In mid-2017 Safe Haven published a guide to London's Street Trees. Now it follows up with a second quirky London guide in the same style – on where to watch birds in the capital.
Predictably for such a beautifully green city, London is rich in bird life – and not just pigeons, gulls and parakeets. Its flagship wetland reserves at Barnes, Woodberry Down and Rainham offer everything from bitterns to avocets, marsh harriers to bar-tailed godwits. But the sharp-eyed can spot wonderful birds in more mundane London settings: over 100 species listed in a year on Hampstead Heath alone, from goldcrests to hobbies. Peregrine falcons nest in the Barbican and on Battersea Power Station. A short walk from East India Dock DLR is a secluded backwater frequented by teal and shoveller ducks. Detailed listings of some 60 birding locations are augmented by fascinating features ranging from the escaped St James's Park pelican and the ravens at the Tower to the history of the East London cagebird trade and wildfowling on the Thames.
Published with the London Wildlife Trust, Birdwatching London both reveals the amazing variety of birdlife in London and offers a wonderful guide to unexpected places for a day or afternoon out among nature.
David Darrell-Lambert runs the Birdbrain UK ornithological consultancy, regularly carrying out bird population surveys for London boroughs and businesses. He lives in the London Borough of Havering.
"It is over 20 years since Dominic Mitchell's book Where to Watch Birds in the London Area appeared, and much has changed since then. David Darrell-Lambert's new book, published in association with London Wildlife Trust, brings matters up to date, with the inclusion of sites such as Woodberry and Walthamstow Wetlands which have seen great changes in the intervening period. [...] The accounts of the sites themselves are very readable and, so far as I can tell from the sites with which I am familiar, both accurate and helpful. [...] For a reasonable price, there is a huge amount of information, and inspiration, in this book. Newcomers to birding or to London will find it particularly helpful in helping develop their interest [...]"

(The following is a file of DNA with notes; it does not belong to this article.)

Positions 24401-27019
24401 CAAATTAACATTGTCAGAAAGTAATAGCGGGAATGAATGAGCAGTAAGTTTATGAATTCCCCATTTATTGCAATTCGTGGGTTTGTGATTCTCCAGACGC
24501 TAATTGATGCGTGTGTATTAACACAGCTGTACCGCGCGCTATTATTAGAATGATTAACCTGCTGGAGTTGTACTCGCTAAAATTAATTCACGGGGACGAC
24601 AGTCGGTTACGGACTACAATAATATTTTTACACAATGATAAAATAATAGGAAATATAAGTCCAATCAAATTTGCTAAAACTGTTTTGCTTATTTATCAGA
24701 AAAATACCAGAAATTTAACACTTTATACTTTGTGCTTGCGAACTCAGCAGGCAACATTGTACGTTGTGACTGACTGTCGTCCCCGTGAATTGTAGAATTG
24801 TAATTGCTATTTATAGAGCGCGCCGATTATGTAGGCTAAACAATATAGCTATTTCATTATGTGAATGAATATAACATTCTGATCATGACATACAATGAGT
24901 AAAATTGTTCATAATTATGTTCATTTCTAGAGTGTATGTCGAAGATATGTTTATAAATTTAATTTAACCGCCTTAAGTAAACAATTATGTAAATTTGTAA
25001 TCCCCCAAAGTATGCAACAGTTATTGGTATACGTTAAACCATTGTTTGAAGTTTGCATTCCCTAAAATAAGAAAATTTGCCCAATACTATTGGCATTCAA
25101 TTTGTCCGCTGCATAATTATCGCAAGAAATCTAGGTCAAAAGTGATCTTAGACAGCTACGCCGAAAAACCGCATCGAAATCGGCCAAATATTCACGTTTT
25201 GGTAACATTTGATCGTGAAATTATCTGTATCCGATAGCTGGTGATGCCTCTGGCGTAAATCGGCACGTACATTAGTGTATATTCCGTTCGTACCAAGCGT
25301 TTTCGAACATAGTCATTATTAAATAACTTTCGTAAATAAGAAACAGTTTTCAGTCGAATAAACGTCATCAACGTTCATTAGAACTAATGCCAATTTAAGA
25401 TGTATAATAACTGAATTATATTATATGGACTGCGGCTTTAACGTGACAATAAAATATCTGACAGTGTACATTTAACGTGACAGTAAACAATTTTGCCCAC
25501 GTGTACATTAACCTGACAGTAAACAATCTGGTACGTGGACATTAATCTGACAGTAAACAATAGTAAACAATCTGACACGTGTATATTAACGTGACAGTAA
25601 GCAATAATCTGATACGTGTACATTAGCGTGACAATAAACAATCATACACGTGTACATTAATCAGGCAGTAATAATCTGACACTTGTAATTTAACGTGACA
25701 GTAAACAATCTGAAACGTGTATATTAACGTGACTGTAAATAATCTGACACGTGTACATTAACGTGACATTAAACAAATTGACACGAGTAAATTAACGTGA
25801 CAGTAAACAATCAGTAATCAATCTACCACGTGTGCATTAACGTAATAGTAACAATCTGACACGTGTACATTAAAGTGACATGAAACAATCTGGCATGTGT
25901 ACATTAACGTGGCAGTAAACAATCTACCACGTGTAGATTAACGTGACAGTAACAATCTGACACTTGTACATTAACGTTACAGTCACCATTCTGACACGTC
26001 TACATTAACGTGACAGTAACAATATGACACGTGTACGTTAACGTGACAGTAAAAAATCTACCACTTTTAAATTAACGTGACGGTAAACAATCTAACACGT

– Nick Rutter, The London Naturalist 97, 2018
"At first glance this book looks like any ordinary book about birding. However upon closer inspection the author has managed to portray his enthusiasm and personality through his choice of words. This in some cases can even come across as humorous. [...] What I and David’s new book are trying to say is that London is an amazing place to bird watch and eventually if you put in the time and effort it is rewarding."
– Samuel Levy, BTO book reviews